It’s time for a big one: let’s discuss what was and wasn’t a weakness for folkloric vampires.

Please note that this post will not include every vampire weakness as found in folklore and pop culture, as that would be absolutely massive; it will cover the most common ones. I’ll save the full list for when I publish my own book on vampires in folklore.

So, like I did in my post on werewolf weaknesses, let’s break them down.

Appeared in folklore

  • Stake – The trusty stake, the old standby. Yes, vampires were very often staked in folklore to finally end their nightly rampages.
  • Needles – Less common than the stake concept, but still a thing: pin a vampire’s body to a coffin using needles and you won’t have a vampire problem anymore. Sometimes it was through the heart, sometimes through the palms or fingers, sometimes various other places and sometimes lots or sometimes just one or two.
  • Obsessive counting – Kind of funny that this makes Sesame Street fairly folklore-accurate: a lot of vampires in legend were obsessed with counting. Spill a bag of beans behind you as you run away from a vampire, and that vampire will just have to stop and count those beans. Can’t resist.
  • Garlic – Yes, garlic – along with various other types of herbs and some types of wood – warded off vampires. This wasn’t a pop culture creation. It was, however, often the garlic flowers that warded them off.
  • Holy symbols – Although some modern media backs off this one, but it was definitely a thing in folklore. You can ward a vampire off with a holy symbol. The symbol in question was, generally, a cross, as many of the stories from which we draw our primary vampire concepts are Christian.
  • Holy water – Also a thing.
  • Running water – Vampires, whether we count them as spirits or not, have something in common with a lot of different kinds of spirits in that they cannot cross running water. This appeared in several stories.
  • Invitation – Can vampires really not cross the threshold without being invited in? Yes, that did actually appear in some folklore.

And under “not really a weakness but was still a thing,” I will file…

  • Fire – I wouldn’t really consider this a vampire weakness, seeing as how – more often than not – it isn’t actually used against vampires that are currently up and about feeding on people, at least as far as folklore is concerned. However, it is used to burn parts of immobile vampires, such as to burn their corpses/bodies and to burn their heart, after it’s removed from the body, so it does work in that capacity, of course. It’s often important to dispose of the ashes properly, as well.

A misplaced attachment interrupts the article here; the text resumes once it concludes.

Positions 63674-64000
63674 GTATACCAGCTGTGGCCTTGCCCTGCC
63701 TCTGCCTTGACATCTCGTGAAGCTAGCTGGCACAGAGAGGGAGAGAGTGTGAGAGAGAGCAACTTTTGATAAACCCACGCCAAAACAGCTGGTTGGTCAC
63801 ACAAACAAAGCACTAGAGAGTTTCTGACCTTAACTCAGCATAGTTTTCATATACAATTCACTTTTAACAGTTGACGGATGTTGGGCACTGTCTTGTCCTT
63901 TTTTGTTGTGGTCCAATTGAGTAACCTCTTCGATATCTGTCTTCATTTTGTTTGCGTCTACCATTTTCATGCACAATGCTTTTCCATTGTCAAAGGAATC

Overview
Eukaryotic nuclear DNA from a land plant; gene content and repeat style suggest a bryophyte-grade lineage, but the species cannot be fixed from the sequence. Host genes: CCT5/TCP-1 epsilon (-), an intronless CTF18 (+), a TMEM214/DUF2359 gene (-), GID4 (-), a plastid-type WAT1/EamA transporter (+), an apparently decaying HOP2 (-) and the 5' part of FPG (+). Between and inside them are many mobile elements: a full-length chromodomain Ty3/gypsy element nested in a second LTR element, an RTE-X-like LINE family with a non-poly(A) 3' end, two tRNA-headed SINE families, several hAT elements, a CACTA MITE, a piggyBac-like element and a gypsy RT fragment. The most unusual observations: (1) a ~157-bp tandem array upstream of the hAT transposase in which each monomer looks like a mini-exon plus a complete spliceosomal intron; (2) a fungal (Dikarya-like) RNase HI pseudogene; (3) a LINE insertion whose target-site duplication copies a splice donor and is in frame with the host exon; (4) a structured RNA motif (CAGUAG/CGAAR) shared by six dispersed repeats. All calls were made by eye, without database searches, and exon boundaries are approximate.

• Mirrors/Lack of reflection – Vampires in a lot of folklore had no reflection at all, and mirrors are of course the most obvious way of showing that. It was a way of revealing a vampire, and vampires often tried to avoid mirrors as a result. This has nothing to do with any quality of the mirrors themselves. They just have no reflection, because they have no soul (i.e., they are often demons, in folklore).
  • Wine – Corpses and corpse parts, such as bones, were often washed in wine to cleanse them of evil and protect them from curses. Wine often had holy connotations and purification abilities in various cultures and religions, including but not at all limited to Christianity.

May or may not have appeared in folklore, but probably didn’t

  • Any water (varied by vampire legend) – This varies a lot. Some vampires are burned by all water, really, as if it’s acid. Others, not so much. Others only care if it’s running water. Some actually live in swamps and will drown people. So this is very much a variable thing.
  • Decapitation – The most commonly seen method for finally destroying a vampire and making sure they don’t come back isn’t decapitation, though we see that occasionally – but it is almost always accompanied by cutting out and destroying the vampire’s heart, which is more important than anything related to their head.

Did NOT appear in folklore

  • Sunlight – I covered this one in much more depth in my vampire fact about sunlight, but nope, it wasn’t a weakness for vampires in folklore.
  • Corpse blood – Vampires in folklore never really encountered problems with drinking blood from corpses, as their solution was simple: they didn’t do that. This is a modern pop culture vampire hunter thing about somebody tricking a vampire into drinking old blood somehow, and it didn’t really come up in folklore. It is, of course, implied in folklore – obviously – that a vampire has to drink living blood, but we don’t see vampires being defeated by corpse blood somehow.
  • Silver – I’m not convinced this one appeared in folklore until someone actually shows me the source for it, because I can’t find one. Werewolves, of course, are not sensitive to silver in folklore and that comes from Hollywood. It seems to me that this was put on vampires because of the weird often-muddied nature of werewolves and vampires in some media. Now, some people say vampires are associated with Judas Iscariot and that silver is associated with said vampires because of the silver coins he was given to betray Jesus, but I can’t really find much about that other than people mentioning it, so where exactly are the legends where vampires are associated with Judas? Until I find some definitive primary sources about this, I’m going to leave silver on the “no” list, especially because it feels like such a product of pop culture.

So there you have it! As I mentioned, this obviously isn’t every single potential weakness in everything ever, but this covers most of the major/more common ones you see around.